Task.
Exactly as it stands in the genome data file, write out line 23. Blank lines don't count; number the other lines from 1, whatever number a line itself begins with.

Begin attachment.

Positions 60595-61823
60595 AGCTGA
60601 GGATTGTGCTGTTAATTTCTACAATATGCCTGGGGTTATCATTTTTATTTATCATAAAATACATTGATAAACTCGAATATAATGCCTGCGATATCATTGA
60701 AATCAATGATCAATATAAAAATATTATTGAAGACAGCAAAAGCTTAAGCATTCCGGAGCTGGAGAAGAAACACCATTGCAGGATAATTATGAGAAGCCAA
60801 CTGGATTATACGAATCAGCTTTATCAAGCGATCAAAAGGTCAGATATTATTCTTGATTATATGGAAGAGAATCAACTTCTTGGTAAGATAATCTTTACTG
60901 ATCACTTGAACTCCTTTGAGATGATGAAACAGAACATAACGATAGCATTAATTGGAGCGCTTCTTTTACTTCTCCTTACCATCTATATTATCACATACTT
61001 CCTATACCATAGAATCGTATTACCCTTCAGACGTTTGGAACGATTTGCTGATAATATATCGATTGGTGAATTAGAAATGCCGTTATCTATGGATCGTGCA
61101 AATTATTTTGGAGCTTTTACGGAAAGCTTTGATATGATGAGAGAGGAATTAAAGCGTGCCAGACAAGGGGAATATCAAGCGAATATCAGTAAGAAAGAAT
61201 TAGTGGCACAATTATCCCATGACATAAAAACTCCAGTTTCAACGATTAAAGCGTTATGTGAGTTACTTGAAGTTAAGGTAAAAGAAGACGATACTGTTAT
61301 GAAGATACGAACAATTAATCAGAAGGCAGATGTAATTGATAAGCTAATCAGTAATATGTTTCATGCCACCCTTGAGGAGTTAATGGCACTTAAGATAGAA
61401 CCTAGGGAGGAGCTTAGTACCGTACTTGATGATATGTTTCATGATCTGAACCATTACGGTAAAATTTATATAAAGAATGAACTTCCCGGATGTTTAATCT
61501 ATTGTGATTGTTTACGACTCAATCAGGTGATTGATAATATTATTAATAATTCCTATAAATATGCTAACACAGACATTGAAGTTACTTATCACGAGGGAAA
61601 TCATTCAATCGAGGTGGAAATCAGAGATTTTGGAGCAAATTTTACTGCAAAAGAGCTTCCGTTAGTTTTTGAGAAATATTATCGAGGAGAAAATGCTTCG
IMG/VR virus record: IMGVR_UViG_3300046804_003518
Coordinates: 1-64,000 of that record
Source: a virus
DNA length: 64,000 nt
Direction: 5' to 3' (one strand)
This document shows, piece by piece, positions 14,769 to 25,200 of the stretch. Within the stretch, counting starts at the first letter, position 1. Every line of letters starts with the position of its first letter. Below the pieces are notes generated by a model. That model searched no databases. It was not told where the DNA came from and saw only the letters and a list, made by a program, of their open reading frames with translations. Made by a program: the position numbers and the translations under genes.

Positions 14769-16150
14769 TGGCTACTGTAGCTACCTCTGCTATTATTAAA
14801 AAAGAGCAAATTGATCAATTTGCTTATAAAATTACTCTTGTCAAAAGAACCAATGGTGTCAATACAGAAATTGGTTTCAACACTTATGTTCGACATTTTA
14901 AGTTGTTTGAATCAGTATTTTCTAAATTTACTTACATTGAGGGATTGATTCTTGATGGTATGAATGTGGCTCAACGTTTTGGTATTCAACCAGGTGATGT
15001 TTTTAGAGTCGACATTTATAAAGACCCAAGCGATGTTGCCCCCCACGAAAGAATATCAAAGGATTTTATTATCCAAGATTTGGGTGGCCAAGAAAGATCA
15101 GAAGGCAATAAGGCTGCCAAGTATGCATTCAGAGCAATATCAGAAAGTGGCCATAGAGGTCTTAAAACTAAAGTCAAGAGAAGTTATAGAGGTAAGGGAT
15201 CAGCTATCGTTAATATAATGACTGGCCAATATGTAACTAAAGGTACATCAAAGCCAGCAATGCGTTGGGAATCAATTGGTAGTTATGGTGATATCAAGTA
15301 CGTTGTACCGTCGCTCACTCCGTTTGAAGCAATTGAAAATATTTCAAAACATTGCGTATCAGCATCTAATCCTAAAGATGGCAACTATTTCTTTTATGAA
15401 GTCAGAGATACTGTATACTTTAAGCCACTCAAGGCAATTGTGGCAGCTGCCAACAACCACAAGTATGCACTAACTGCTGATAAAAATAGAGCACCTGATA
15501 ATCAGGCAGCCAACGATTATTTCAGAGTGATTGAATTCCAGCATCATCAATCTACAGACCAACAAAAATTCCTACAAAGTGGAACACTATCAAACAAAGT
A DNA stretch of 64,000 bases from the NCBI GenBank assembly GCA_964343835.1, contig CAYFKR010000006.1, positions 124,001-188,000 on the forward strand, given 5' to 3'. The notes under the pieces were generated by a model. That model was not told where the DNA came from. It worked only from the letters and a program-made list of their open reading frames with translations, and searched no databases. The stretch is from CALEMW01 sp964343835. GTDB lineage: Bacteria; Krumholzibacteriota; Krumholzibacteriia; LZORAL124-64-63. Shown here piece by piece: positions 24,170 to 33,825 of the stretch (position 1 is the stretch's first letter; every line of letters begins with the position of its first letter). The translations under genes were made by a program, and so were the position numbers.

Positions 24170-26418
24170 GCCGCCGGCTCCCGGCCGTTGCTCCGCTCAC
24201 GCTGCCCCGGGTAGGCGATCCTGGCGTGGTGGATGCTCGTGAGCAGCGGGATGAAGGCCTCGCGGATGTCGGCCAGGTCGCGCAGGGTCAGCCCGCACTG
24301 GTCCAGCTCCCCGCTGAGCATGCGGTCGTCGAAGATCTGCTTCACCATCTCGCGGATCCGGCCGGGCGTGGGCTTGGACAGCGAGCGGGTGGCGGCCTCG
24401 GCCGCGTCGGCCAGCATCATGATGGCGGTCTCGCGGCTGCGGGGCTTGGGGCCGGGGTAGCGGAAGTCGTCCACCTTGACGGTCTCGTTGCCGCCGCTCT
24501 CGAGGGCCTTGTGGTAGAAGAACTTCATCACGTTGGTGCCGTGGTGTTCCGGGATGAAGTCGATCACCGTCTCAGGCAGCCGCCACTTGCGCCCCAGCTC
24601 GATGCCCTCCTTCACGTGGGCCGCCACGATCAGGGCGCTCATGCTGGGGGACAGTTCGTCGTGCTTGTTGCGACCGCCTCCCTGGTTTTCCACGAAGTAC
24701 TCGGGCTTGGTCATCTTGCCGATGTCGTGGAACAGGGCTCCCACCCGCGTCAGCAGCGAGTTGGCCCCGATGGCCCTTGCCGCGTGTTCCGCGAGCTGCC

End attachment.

14901 AGTTGTTTGAATCAGTATTTTCTAAATTTACTTACATTGAGGGATTGATTCTTGATGGTATGAATGTGGCTCAACGTTTTGGTATTCAACCAGGTGATGT